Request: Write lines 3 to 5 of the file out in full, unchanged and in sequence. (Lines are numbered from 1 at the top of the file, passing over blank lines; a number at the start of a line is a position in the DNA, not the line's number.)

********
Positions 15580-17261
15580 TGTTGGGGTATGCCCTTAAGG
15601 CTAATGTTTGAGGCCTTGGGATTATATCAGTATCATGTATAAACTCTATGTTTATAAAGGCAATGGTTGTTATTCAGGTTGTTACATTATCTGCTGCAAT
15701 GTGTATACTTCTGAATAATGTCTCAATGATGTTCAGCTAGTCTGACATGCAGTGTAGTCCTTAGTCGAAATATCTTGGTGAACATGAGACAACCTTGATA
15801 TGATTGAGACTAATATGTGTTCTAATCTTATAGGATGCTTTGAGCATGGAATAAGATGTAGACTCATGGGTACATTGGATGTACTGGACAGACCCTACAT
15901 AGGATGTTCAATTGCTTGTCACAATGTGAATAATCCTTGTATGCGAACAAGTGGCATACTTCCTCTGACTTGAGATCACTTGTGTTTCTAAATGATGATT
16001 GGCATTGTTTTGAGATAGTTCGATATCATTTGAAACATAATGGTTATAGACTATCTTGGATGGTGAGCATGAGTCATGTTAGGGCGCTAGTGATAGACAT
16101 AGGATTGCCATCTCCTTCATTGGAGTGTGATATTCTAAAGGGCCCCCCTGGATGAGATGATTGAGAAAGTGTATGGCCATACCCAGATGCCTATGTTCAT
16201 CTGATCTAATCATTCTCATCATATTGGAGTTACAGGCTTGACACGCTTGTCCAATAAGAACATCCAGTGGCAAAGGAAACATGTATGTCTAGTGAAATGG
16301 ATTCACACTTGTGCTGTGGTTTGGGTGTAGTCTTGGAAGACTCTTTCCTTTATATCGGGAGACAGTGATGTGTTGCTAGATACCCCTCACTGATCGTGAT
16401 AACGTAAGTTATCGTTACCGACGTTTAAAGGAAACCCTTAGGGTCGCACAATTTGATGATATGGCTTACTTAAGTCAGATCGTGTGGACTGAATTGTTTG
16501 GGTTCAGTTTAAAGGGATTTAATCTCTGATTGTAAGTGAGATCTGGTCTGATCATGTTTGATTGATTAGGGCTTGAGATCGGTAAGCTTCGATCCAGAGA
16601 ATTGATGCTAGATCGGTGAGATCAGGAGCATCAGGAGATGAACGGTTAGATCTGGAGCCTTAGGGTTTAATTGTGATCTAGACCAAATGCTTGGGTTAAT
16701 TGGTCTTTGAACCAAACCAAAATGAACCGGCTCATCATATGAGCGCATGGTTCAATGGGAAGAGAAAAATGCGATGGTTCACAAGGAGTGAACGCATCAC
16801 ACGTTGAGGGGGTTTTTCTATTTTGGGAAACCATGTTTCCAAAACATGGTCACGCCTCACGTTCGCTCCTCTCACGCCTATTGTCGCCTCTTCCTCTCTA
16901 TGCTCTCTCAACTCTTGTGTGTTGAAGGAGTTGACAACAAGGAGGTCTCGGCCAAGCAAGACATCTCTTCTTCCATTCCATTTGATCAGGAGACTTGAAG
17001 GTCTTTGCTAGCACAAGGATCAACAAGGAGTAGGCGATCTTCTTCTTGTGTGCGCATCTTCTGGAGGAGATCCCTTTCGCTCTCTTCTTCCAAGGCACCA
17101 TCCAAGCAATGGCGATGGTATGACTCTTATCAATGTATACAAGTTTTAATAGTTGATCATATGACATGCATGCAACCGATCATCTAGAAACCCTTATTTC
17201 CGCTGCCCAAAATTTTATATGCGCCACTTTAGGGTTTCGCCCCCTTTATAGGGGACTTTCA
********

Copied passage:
15601 CTAATGTTTGAGGCCTTGGGATTATATCAGTATCATGTATAAACTCTATGTTTATAAAGGCAATGGTTGTTATTCAGGTTGTTACATTATCTGCTGCAAT
15701 GTGTATACTTCTGAATAATGTCTCAATGATGTTCAGCTAGTCTGACATGCAGTGTAGTCCTTAGTCGAAATATCTTGGTGAACATGAGACAACCTTGATA
15801 TGATTGAGACTAATATGTGTTCTAATCTTATAGGATGCTTTGAGCATGGAATAAGATGTAGACTCATGGGTACATTGGATGTACTGGACAGACCCTACAT